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I don't think I could be a lawyer that represents people who are defending themselves against law enforcement officers doing their job badly or not doing their jobs because every time I read about it happening, I get 💥 l i v i d 💥

I wish goat milk was as popular and accessible as oat milk.

My dream retirement would be buying an out-of-business bowling alley in a small town and living there

People saying "in mass" or "in route" instead of "en masse" and "en route" irritate me.

My parents started a shared text document detailing the key family events that have happened since they married >3 decades ago. It is now nearly 5000 words long. Part of me thinks this is a great idea and I want to make my own for my own life/family, but the other part of me wonders… is there a better way to do this?

The explainxkcd.com entry for #2804 is almost better than the comic itself

How’s that for a headline for the first post of a new year!

Webrings hold a special place in my memories of the late-90s early internet. For those who never encountered one, or weren’t around back then, webrings were an early tool for content discovery. In the pre-Google and social media era, finding content — let alone good content — was a significant challenge. DNS provider Hover wrote an insightful blog post about webrings a few years ago.

I recommend giving it a read before continuing here.

I found it interesting that webrings were such an integral part of the early internet that the company was actually acquired Geocities; and then when Yahoo! later acquired Geocities they found it worthwhile enough to attempt to monetize it with ads. Go figure.

I ran a webring. Any tech-savvy teenager with an internet connection could set up a webring and recruit members. This early exposure to a “democratized” internet piqued my interest in blogging, podcasting, and WordPress later on.

Find a niche in the post-social, post-Google Internet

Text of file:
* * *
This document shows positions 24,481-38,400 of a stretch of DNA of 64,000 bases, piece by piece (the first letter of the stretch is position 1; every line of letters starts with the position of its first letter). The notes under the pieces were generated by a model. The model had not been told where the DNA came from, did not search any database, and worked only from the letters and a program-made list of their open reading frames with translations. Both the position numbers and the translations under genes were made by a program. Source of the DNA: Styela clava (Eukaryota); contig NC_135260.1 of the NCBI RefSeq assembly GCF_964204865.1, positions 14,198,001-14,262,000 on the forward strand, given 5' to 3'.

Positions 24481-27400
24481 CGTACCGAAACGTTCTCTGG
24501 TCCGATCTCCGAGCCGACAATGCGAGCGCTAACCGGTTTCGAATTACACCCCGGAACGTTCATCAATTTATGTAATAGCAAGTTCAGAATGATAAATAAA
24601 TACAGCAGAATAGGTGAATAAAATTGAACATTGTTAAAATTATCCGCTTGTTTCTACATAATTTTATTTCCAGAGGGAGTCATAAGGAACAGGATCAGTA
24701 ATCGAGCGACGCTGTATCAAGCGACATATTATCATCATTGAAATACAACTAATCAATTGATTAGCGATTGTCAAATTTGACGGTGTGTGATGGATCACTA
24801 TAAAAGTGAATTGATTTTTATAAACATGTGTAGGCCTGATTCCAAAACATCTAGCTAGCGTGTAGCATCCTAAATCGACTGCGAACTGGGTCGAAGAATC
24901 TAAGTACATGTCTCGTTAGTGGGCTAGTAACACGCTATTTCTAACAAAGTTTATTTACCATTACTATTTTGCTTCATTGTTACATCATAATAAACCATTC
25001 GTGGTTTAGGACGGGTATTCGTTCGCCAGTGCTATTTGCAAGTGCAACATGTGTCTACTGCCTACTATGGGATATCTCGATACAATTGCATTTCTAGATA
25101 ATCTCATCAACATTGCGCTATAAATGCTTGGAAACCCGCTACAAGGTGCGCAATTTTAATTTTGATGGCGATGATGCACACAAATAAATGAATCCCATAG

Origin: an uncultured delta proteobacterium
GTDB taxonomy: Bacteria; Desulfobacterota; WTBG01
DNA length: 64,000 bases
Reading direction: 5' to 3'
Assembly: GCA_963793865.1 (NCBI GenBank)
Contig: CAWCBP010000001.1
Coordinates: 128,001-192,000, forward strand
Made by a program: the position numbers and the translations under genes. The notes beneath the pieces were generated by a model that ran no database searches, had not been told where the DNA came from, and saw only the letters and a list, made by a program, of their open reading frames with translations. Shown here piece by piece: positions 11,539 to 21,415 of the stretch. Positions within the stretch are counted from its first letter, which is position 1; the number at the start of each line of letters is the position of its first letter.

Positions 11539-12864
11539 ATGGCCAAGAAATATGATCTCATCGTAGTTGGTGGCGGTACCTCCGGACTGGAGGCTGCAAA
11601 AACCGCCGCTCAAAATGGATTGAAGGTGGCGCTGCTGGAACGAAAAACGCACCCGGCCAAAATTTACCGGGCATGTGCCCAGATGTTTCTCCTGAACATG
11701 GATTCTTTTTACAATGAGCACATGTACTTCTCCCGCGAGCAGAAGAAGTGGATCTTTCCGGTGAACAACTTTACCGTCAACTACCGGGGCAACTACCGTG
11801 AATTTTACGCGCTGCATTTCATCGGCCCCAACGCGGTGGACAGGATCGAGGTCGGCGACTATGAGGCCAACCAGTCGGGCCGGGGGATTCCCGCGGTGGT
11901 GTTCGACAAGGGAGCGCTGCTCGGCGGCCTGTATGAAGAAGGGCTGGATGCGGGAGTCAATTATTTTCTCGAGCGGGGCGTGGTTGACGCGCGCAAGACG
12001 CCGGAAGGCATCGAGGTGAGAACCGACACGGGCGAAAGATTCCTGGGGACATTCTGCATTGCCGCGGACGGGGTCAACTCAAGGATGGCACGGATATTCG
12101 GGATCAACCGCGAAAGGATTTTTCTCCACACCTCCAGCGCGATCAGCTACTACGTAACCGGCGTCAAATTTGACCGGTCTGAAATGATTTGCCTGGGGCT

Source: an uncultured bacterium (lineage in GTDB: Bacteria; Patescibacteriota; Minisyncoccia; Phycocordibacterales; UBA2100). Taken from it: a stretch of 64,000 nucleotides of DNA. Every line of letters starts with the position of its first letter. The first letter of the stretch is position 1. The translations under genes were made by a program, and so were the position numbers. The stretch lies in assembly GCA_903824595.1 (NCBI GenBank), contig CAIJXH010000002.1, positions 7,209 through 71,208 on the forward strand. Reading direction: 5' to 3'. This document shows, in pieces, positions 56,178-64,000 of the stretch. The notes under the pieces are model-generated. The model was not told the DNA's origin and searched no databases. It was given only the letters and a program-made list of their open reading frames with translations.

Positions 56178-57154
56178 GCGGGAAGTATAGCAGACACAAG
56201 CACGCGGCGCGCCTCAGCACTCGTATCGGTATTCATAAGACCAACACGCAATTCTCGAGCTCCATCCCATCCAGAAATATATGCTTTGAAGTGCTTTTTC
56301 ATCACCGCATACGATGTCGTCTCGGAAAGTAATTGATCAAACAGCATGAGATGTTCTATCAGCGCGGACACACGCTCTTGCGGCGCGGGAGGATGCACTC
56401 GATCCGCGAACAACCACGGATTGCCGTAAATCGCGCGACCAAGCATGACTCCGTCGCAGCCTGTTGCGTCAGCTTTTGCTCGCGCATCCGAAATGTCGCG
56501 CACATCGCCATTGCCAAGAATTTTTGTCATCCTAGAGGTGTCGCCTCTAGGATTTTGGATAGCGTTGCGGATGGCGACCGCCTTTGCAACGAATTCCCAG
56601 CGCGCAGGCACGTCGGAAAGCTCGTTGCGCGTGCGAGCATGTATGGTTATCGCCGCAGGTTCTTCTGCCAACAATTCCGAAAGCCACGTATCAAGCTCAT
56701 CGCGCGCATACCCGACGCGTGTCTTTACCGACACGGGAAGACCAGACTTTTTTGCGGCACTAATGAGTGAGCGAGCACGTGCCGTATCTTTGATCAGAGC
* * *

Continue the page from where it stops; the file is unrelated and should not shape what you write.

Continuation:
Restate my assumptions:

As everyone has noticed by now, Google is starting to suck.I don’t want to say that finding quality things on the internet is as bad as it was before Google even exists; but I can’t recall the last time I’ve found something delightful via a Google search.
Most of my delightful finds come from reddit, newsletters, or TBH the kottke.org RSS.
Social networks are decentralizing and fragmenting.This is a good thing (but that’s a different blog post) but it’s making discovery more difficult. A various points in the past, Twitter’s algorithmic feed and Facebooks newsfeed have both surfaced genuinely good relevant-to-my-interests content.
With all my contacts fanning out across different mastodons, if not different apps entirely, it’s becoming more difficult to casually stumble upon good stuff.

Which makes me feel a lot like we’ve swung back around to the content recommendation zero-state that existed on the internet of the 90s.

Everything 90s is back, why not bring back webrings?!

A retro solution for modern times?

Why not consider reviving webrings? But what would a modern webring look like?

I’m not really envisioning a literal revival of webrings. The original webring UI, as detailed in the Hover post, would feel out-of-place in today’s internet (in a bad way). The UX, the concept of browsing sites in a linear order, curated by someone else, might hold some novelty but lacks practicality.

What intrigues me is the essence of webrings: a centralized yet distributed system of recommendations.

If I knew what that looked like and how it worked I would be building it right now.

https://ohryan.ca/2024/01/15/a-case-for-webrings-in-a-post-social-internet/

#justathough #webrings

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